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The BEST American Poetry 2007

Finally getting around to reading The Best American Poetry 2007, edited by Heather McHugh (guest editor) and David Lehman (series editor), and I'm more than half-way through this year's rather slim volume (at least, compared to recent editions).

I'm still trying to make up my mind about where 2007's crop of poems rank against previous years in this series, but one of the great things about this anthology has little to do with the actual poems. What I love about this anthology are the 70+ explanations of the poems by the actual poets. It's really a great learning experience.

For instance, Rae Armantrout writes, "Part of the pleasure of poetry has always been the rather strange pleasure of 'calling one thing by another's name.' That's what metaphor does, after all. 'Scumble' asks about the psychology of this phenomenon. What is the kick in substitution? Is it covertly erotic?"

Julie Carr honestly writes, "The poem 'marriage' has had so many permutations that its source is no longer any particular lived or imagined experience. Its sources are instead its previous selves. The phonic and semantic relationships among the words 'marriage,' 'edge,' 'manna,' and 'mannered' have been, throughout, constant points of interest."

Of his poem "Best Am Po," Mark Halliday writes, "If I'd known that this poem would end up in The Best American Poetry, I would have made it even more ambitious."

How I like to read this anthology, in fact, is to use a small Post-It to bookmark the current poem I'm reading and a small Post-It to bookmark the corresponding poet commentary. That way, I can read the comments on the poem while the poem is still fresh in my mind.

While I'm still making up my mind about this particular volume, one thing is certain: The overall series is very interesting and filled with diversity. Each guest editor seems to take the anthology in a different direction, and that is a great thing.

*****

For some more on The Best American Poetry 2007:

Mark Kurlansky: On Coincidences Driving Memoir

Mark Kurlansky: On Coincidences Driving Memoir

Award-winning author, playwright, and journalist Mark Kurlansky discusses the experience of channeling Ernest Hemingway in his new memoir, The Importance of Not Being Ernest.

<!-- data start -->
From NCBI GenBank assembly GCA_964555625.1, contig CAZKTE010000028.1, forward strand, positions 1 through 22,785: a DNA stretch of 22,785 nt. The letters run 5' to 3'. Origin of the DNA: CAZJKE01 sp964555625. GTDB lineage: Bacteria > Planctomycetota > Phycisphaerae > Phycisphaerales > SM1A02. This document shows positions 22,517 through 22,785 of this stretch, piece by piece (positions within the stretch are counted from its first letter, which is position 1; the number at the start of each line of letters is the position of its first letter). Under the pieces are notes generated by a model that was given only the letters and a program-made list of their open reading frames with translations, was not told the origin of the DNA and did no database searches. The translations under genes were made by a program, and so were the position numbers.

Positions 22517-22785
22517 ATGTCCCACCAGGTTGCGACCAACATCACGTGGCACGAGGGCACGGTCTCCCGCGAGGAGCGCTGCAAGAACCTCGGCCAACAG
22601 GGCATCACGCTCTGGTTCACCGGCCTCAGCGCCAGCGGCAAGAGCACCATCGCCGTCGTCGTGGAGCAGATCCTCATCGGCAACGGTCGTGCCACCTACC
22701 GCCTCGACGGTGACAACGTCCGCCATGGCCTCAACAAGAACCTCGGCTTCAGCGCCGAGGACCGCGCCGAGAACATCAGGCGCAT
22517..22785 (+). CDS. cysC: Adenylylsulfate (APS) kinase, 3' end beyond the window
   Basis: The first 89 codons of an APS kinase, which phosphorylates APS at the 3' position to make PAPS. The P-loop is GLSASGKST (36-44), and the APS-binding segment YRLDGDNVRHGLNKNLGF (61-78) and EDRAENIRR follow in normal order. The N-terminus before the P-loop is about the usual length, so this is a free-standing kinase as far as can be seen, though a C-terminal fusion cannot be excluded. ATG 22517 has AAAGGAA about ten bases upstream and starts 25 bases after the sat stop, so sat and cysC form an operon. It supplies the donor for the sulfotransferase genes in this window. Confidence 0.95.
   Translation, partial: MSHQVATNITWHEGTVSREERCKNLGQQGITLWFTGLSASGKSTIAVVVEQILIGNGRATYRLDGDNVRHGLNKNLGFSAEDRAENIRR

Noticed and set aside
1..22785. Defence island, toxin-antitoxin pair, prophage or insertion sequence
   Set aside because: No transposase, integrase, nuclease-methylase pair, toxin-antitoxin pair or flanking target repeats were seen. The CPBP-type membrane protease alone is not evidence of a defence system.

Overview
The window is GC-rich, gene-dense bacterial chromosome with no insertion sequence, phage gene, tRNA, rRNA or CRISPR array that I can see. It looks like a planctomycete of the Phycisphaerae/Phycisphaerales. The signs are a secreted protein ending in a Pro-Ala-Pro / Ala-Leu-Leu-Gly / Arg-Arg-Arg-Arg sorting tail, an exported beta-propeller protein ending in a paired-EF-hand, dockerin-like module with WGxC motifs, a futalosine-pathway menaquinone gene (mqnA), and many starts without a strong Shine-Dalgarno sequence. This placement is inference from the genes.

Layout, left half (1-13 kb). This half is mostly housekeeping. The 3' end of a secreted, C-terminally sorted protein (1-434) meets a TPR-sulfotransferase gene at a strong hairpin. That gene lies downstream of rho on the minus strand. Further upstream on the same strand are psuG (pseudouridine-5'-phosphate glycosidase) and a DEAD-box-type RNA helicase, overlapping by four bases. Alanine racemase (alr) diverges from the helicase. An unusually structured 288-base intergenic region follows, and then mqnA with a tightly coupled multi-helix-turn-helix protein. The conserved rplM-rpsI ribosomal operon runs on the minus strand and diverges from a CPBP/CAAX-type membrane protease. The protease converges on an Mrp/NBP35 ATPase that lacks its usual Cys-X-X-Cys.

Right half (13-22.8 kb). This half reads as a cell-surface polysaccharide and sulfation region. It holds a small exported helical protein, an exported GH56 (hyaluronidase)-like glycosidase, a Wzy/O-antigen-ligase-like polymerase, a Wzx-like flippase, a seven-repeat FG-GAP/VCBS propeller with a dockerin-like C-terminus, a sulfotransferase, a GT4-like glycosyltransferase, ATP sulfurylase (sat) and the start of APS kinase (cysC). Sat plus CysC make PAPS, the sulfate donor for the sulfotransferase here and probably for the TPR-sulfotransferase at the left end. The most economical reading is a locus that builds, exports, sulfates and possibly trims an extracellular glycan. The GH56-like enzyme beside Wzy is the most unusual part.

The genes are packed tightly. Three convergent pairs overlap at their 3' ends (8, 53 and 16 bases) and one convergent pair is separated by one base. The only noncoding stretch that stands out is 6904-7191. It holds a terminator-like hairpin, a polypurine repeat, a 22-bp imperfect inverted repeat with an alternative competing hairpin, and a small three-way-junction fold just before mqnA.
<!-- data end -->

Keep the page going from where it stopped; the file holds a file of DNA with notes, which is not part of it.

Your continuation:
In-Between: Writer's Digest 2nd Annual Personal Essay Awards Winner

In-Between: Writer's Digest 2nd Annual Personal Essay Awards Winner

Congratulations to Alyssa Rickert, Grand Prize winner of the 2nd Annual Writer's Digest Personal Essay Awards. Here's her winning essay, "In Between."

Things To Consider When Writing About Ghosts and the Supernatural in Fiction

Things To Consider When Writing About Ghosts and the Supernatural in Fiction

From maintaining subtlety to visiting haunted places, author J. Fremont shares everything to consider when writing about ghosts and the supernatural in fiction.

6 Effective Steps To Promote Your Forthcoming Book on Social Media and Feel Good About It

6 Effective Steps To Promote Your Forthcoming Book on Social Media and Feel Good About It

Social media is a daunting albeit important aspect of promoting our work. Here, author Aileen Weintraub offers six steps to promote your book on social media authentically.

Poetry Prompt

Wednesday Poetry Prompts: 609

Every Wednesday, Robert Lee Brewer shares a prompt and an example poem to get things started on the Poetic Asides blog. This week, write a world-building poem.

Writer's Digest Presents podcast image

Writer's Digest Presents: World-Building (Podcast, Episode 5)

In the fifth episode of the Writer's Digest Presents podcast, we talk about world-building in fiction, nonfiction, and poetry, including interviews with authors Whitney Hill (fiction) and Jeannine Hall Gailey (poetry).

Heirloom

Heirloom

Every writer needs a little inspiration once in a while. For today's prompt, someone's shown up demanding your narrator's family heirloom.

May Cobb: On Stolen Moments

May Cobb: On Stolen Moments

Author May Cobb discusses offering readers a summer of mayhem with her new novel, My Summer Darlings.

The Time Is Now: Securing First-Hand Accounts of History for Writing Projects

The Time Is Now: Securing First-Hand Accounts of History for Writing Projects

Writer Stephen L. Moore discusses the benefits of having first-hand accounts for historical writing and offers advice on best practices in securing interviews while there’s still time.